Anecdote #3: Field Failures Due to Tin Whiskers Breaking Loose from Matte Tin-Plated RF Enclosure Lids

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Anecdote #3:  Field Failures Due to Tin Whiskers Breaking Loose from Matte Tin-Plated RF Enclosure Lids
Click on the Thumbnails Below to see a Larger Version of the Picture

Source:  Gabriela Bogdan/SANMINA-SCI (Tel Aviv)

Date:       May 2003

This story and images were offered for posting to the NASA Tin and Other Metal Whisker www site. The field failure experience was documented in May 2003.  It describes electrical failures within an RF electronics assembly where TIN WHISKERS growing from the matte tin-plated RF enclosure (package lid) became dislodged.  As loose debris, the whiskers were able to create short circuits across exposed conductors (components) within this enclosure.  Click on the Images Below to Enlarge and Read About This Experience as Told by the RF Assembly Manufacturer  

Tin Whiskers Growing on Matte Tin-Plated RF Enclosure (Lid)
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Tin Whiskers that Dislodged from RF Enclosure 
Becoming Conductive Debris Shorting Hazard to Electronics within the Assembly
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"Dear NASA Whisker Investigators:

When we ordered fences and covers for a RF assembly, our customer specified matte tin, and hoped for the best. We had a supplier in Taiwan and one at home. I don't remember how things developed, but surely not in the right direction. A week ago, our customer brought us  failed assemblies which returned from - anonymous location - after working ~ 1 year. They were puzzled by the following:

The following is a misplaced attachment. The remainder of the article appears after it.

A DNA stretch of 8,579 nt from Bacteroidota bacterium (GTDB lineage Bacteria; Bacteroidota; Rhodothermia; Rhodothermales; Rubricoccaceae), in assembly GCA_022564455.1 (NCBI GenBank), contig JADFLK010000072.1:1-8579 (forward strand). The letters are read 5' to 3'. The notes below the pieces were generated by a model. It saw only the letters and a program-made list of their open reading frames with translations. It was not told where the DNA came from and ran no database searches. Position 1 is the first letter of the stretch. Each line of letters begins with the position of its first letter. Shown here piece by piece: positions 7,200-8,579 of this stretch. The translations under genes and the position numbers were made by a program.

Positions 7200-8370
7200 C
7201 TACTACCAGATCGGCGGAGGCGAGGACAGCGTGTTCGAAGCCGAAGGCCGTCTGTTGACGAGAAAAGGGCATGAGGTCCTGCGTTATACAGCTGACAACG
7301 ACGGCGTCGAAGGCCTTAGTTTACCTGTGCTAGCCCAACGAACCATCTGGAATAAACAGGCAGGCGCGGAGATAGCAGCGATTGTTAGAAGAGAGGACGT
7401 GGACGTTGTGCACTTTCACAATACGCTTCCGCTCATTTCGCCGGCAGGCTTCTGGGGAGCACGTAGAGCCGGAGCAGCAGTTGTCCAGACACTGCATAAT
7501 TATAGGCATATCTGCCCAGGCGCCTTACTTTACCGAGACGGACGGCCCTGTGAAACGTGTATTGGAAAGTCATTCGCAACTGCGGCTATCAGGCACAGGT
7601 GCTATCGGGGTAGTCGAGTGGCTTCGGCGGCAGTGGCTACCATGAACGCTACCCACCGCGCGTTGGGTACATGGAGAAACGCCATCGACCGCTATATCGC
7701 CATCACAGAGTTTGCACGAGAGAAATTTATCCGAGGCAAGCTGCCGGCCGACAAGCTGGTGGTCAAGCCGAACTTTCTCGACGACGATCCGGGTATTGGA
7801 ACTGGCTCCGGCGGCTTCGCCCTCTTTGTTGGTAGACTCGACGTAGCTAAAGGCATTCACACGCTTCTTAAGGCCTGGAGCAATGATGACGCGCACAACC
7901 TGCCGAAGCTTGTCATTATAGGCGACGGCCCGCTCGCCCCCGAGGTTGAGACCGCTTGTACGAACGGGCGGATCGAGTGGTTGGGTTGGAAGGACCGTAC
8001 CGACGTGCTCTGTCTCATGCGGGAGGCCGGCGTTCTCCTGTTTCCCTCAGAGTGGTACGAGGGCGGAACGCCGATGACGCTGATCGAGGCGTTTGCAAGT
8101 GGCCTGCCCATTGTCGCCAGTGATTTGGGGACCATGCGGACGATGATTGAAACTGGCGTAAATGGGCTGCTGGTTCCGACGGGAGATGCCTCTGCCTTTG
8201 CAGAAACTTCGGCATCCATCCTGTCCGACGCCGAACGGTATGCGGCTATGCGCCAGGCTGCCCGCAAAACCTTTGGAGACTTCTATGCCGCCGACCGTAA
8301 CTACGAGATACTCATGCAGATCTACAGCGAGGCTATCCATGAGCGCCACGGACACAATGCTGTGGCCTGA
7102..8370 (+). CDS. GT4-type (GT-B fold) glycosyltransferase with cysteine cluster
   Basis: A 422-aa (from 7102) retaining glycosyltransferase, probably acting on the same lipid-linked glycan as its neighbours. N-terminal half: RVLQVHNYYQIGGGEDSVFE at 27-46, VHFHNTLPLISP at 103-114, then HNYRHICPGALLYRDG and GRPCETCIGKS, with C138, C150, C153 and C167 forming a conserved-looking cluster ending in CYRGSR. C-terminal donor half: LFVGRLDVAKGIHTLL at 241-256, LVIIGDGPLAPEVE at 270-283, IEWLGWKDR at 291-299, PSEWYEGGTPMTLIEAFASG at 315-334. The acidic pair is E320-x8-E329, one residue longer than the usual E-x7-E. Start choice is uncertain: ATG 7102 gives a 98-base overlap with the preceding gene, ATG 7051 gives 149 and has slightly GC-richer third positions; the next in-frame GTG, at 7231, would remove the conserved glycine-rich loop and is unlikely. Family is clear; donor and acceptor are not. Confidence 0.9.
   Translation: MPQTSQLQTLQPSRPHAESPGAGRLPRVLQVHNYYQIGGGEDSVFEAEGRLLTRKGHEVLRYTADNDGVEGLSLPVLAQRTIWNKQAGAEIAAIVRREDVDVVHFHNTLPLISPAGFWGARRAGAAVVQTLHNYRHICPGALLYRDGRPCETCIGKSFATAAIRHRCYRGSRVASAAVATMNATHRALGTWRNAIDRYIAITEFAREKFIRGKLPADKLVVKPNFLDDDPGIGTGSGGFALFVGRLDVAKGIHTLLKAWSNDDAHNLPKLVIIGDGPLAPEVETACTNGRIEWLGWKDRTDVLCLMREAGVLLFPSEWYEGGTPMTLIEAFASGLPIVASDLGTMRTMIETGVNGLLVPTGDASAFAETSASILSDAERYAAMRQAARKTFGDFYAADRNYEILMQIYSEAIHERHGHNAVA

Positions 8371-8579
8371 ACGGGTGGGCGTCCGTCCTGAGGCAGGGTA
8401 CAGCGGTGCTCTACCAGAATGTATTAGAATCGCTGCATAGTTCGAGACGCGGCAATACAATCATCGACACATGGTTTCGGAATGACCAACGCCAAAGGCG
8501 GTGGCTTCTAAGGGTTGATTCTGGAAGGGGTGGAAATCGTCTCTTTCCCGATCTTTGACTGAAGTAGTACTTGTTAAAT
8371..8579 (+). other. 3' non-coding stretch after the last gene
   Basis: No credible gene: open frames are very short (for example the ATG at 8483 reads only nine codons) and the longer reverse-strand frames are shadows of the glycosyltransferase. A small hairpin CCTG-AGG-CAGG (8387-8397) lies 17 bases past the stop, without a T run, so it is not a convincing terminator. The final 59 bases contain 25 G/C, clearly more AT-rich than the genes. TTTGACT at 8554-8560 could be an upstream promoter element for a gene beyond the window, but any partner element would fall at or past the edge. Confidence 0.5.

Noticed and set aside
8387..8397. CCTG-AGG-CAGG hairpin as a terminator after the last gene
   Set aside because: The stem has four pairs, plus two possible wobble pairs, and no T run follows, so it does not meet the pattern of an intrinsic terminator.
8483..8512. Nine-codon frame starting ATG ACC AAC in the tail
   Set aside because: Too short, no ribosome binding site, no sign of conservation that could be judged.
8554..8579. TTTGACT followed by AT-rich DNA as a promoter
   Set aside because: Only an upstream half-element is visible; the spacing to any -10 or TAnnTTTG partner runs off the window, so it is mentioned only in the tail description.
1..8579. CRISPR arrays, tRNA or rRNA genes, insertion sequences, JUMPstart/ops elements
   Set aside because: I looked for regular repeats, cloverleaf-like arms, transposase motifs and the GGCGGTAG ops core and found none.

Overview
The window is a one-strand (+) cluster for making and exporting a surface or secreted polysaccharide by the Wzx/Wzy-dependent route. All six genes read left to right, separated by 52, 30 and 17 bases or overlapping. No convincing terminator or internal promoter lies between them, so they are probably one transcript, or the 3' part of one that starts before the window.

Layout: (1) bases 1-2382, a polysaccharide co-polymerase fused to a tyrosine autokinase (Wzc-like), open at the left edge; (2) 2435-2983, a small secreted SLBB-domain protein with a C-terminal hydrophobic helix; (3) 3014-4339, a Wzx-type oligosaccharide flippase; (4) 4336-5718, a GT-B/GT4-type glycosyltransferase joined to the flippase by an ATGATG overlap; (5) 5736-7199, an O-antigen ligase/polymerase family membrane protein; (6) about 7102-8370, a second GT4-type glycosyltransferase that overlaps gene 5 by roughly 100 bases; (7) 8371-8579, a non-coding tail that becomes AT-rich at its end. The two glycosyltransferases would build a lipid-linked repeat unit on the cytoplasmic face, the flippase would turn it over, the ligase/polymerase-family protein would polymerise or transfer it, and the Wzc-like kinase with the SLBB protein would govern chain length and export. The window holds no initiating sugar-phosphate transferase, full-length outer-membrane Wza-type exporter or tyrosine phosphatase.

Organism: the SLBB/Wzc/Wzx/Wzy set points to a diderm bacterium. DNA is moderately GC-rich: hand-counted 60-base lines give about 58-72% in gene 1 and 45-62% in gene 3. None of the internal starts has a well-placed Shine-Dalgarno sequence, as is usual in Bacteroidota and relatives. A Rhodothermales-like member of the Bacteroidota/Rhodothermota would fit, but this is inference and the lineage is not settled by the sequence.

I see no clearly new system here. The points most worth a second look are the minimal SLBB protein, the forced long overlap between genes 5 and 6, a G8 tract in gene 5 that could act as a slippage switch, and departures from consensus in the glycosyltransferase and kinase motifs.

One of the fine pitch components showed electrical failure

When the lid was opened, and the component changed with a new one, everything was OK. Then, one smart guy-luckily for me-thought about resoldering the old component, and again-everything was OK. Now they come to us and say- 

"Your solder joints are bad, see, the same one turned ok after resoldering. Try to find bad solder joints on those two which are dead too."

Now, I know these guys, and know that they did not perform any other tests, and are pretty sure that they can blame the solder joints. I took the assembly to the microscope and looked at the solder joints of the component-good shiny ones. Then I tried to find cracks. You know how hard it is to find them, and I used maximum magnification, turned the assembly around, focused on each joint- and then I had a call.  When I returned to the microscope and tried to focus again, I suddenly saw "things" all over the place, and they were metallic, and they were not a result of our process.

Whiskers galore!  Not from the components, not attached to them, but just laying across everything. Remember the fences and lids?  The fences are reflowed around the area during assembly. The lid is attached over the fences by the customer after receiving the assembly from us. Whiskers fell from the lid all over the place in the enclosure.
But what to do now?

SCARY!!!! Assemblies are returned now. Today I checked 2 years old fences under the microscope. SCHWARZWALD! ("Black Forest")  Please look at the pictures. You will enjoy them."

Responsible NASA Officials:

   Michael Sampson/NASA GSFC Code 306
   Dr. Henning Leidecker/NASA GSFC Code 562
Additional Researchers: 

   Jong Kadesch/Orbital Sciences Corp.
   Jay Brusse/Perot Systems

Last Updated:

June 9, 2008

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